Series creator Steven Knight handled writing for all the episodes, with Anthony Byrne handling direction on all six episodes, and Si Bell doing the cinematography. And the craft is the best the show has ever given us. Plenty of impressive camera movements suck us further into the character drama, with some gorgeous wide shots on occasion to make us go “Wow!”. The show’s always been impressive from a craft standpoint, but they’ve truly stepped up their game this time around.

The show/season has of course been very well received. On Rotten Tomatoes it has an 84% positive rating and a “Fresh” certification. On Metacritic it… exists. And on imdb.com it has a score of 8.8/10 and is ranked #54 on the “Top 250” tv list.

I think it comes as a surprise to absolutely fucking no one when I say that I loved season 5 of “Peaky Blinders”. It’s a darker season that kept me on the edge of my seat throughout all of it, furthering my investment in the characters. It has a great plot, fantastic characters, fantastic performances, great music, and fantastic directing/cinematography. Time for my final score. *Ahem*. My final score for “Peaky Blinders” season 5 is a 10/10 (fuck yeah). So of course it gets the “SEAL OF APPROVAL!”.

My review of “Peaky Blinders” season 5 is now completed.

If you haven’t (for whatever reason) watched this show, THEN BY ORDER OF THE PEAKY FOOKIN’ BLINDERS, YOU WILL.

Series Review: Peaky Blinders – Season 4 (2017)

As some of you might know, I have reviewed the previous three seasons of this shows before (nudge nudge, wink wink), and I honestly loved them all. So I was of course excited for the fourth season. So now that I’ve finally watched it I can give you my thoughts on it. So here we go.

Ladies and gentlemen… “Peaky Blinders” season 4.

It’s christmastime, and everybody is trying to enjoy the holidays. But when Tommy (Cillian Murphy) receives a letter he realizes that his family will be in danger. So he has to bring the family together so they can defend themselves against their newest foe: A group of American gangsters led by the dangerous Luca Changretta (Adrien Brody). So now we have our Peaky plot. And it’s still great. The plot here is tense, dramatic, filled with twists and turns, and never failed in keeping me engaged. There’s an air of mistrust and unease after the end of season 3 across the entirety of this season, and it adds so much to the quality of it all. So yeah, this is a great plot.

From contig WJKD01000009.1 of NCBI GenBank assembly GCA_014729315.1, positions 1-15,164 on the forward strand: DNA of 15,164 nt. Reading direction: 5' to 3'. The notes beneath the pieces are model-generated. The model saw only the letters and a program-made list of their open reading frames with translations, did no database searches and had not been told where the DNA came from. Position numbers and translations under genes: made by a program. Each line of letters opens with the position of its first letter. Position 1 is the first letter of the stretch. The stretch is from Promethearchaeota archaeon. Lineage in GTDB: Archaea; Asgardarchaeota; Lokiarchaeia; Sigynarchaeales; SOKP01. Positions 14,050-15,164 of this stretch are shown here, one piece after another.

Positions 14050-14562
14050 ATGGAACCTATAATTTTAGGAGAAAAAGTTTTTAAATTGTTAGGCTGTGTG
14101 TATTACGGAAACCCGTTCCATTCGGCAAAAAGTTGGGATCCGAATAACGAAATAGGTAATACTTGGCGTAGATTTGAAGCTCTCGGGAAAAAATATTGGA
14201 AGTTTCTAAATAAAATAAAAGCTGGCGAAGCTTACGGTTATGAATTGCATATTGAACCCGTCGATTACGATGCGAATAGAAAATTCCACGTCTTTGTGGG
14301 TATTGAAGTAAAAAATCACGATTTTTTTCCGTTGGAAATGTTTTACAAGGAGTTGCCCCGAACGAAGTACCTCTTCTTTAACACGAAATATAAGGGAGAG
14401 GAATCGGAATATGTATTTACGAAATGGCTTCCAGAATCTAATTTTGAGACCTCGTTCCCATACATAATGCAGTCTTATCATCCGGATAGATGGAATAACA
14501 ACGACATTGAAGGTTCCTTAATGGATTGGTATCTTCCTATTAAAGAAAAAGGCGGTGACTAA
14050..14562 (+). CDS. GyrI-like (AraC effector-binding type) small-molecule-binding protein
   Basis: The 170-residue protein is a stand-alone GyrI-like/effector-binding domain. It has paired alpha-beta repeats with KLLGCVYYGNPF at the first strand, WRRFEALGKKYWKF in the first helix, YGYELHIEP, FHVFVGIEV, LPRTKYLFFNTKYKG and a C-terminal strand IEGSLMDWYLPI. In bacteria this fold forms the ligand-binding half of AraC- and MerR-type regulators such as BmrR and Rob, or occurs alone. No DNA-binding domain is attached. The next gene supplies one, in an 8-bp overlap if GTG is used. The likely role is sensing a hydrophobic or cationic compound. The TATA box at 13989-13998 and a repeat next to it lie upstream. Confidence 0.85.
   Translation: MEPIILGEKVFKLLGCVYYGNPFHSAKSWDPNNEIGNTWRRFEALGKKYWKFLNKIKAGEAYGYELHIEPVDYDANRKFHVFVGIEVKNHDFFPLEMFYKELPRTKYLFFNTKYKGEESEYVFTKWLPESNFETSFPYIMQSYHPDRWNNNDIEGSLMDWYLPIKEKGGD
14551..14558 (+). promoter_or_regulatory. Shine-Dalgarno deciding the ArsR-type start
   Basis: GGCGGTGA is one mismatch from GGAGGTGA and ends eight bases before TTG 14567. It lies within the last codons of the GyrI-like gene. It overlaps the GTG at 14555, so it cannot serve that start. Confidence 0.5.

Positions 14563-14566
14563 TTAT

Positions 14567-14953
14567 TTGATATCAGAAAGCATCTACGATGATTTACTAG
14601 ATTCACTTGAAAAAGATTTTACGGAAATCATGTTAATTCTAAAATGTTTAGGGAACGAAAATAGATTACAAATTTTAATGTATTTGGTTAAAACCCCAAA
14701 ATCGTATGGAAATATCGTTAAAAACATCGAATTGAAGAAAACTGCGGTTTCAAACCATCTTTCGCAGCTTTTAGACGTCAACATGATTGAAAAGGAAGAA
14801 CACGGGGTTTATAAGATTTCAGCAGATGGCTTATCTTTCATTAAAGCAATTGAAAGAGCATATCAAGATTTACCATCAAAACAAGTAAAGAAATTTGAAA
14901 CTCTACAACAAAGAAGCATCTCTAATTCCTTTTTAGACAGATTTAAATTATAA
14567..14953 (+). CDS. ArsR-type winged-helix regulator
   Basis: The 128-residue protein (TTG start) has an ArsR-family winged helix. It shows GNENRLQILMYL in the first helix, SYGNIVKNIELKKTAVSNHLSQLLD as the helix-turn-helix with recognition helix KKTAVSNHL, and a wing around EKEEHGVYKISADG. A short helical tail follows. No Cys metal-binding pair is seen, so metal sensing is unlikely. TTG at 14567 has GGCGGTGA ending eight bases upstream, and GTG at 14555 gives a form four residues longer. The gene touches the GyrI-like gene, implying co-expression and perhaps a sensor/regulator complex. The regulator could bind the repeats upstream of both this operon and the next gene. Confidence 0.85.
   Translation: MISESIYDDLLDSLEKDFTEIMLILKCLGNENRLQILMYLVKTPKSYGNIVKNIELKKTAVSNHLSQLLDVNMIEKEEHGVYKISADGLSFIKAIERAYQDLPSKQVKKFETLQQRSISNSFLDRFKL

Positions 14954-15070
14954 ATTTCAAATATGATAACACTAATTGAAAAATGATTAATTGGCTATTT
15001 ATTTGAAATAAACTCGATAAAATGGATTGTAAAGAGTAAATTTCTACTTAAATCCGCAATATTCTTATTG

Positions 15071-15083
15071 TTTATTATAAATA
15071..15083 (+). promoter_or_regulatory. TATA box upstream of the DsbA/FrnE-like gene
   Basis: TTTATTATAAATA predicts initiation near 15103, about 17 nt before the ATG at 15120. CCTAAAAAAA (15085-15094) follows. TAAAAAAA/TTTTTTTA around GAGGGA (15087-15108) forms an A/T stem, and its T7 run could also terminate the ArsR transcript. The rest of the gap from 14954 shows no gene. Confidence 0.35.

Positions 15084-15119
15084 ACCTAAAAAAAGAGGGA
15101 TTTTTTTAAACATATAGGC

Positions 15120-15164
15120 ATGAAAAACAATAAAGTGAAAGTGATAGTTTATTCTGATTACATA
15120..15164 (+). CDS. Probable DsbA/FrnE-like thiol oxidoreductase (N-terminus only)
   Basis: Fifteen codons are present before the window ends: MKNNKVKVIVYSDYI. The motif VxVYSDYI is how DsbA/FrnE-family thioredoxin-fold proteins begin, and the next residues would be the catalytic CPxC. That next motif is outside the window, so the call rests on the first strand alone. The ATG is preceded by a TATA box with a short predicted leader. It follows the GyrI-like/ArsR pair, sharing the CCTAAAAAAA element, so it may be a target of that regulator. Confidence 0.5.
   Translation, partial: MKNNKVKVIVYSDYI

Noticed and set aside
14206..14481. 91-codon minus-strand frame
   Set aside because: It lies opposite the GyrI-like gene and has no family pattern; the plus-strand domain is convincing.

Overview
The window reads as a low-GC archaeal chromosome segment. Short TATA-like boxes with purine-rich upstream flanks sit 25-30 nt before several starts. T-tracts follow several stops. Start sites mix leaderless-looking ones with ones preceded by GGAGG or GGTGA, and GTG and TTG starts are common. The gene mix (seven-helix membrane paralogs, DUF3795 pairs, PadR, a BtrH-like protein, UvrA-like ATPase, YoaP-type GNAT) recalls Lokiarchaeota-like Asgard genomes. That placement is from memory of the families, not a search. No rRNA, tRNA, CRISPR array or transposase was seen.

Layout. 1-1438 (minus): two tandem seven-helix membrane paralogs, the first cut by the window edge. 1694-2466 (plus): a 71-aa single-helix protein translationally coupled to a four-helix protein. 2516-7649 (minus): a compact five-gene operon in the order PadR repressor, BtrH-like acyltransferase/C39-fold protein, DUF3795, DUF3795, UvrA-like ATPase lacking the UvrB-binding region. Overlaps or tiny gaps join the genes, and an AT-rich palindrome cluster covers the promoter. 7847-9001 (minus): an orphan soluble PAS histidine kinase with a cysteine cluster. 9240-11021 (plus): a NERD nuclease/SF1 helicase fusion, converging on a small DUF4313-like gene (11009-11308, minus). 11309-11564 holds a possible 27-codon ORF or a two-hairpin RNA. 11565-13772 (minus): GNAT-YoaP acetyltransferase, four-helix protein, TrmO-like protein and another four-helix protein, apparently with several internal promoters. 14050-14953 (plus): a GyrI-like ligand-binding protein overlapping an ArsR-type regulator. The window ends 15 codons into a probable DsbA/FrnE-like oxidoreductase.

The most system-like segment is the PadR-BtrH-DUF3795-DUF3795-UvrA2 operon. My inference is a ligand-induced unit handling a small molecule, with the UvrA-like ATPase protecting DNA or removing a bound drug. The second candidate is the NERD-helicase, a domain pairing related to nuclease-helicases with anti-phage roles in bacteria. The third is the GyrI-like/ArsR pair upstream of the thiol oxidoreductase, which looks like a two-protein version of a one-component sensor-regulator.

I’m not gonna go too in-depth with the main/returning players here, since I’ve talked about them so much in my previous reviews. But I can say that they’re all damaged here, and they’re all a bit different since the end of the previous season, adding another compelling side to them. Cillian Murphy, Helen McCrory, Paul Anderson, Finn Cole, Sophie Rundle, Harry Kirton, Joe Cole, Aimee-Ffion Edwards, Kate Phillips, Ned Dennehy… they’re all fantastic. Now for some of the newer people. As mentioned earlier, this season introduces Adrien Brody as Luca Changretta, an Italian-American gangster who’s coming for Tommy and the others. He’s a ruthless, cunning, and calculating villain. And Adrien Brody is inconsistent in the role. The writing itself is great, and there are moments where he can be quite menacing. But at a lot of points his delivery is almost like a caricature of Marlon Brando in “The Godfather”. It doesn’t take away too much from the show, but it is quite noticeable. Then we get Aidan Gillen as Aberama Gold, a Romani Gypsy that Tommy starts working with after the Italians make their entrance. He’s a clever and cool man who got a few tricks up his sleeve. And Gillen is really good in the role. And then of course we see the return of Tom Hardy as Alfie Solomons for a bit. And he’s as awesome as ever. There are more actors throughout the season, but if I get too in-depth I might accidentally spoil stuff and also be here all night. But let it be known that this is overall very well acted.